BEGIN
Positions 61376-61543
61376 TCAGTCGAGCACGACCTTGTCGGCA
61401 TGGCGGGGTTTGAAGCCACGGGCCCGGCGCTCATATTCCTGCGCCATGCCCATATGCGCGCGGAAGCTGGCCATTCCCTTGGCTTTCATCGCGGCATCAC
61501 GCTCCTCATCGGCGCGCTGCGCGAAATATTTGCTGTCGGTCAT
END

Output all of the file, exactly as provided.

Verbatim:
Positions 61376-61543
61376 TCAGTCGAGCACGACCTTGTCGGCA
61401 TGGCGGGGTTTGAAGCCACGGGCCCGGCGCTCATATTCCTGCGCCATGCCCATATGCGCGCGGAAGCTGGCCATTCCCTTGGCTTTCATCGCGGCATCAC
61501 GCTCCTCATCGGCGCGCTGCGCGAAATATTTGCTGTCGGTCAT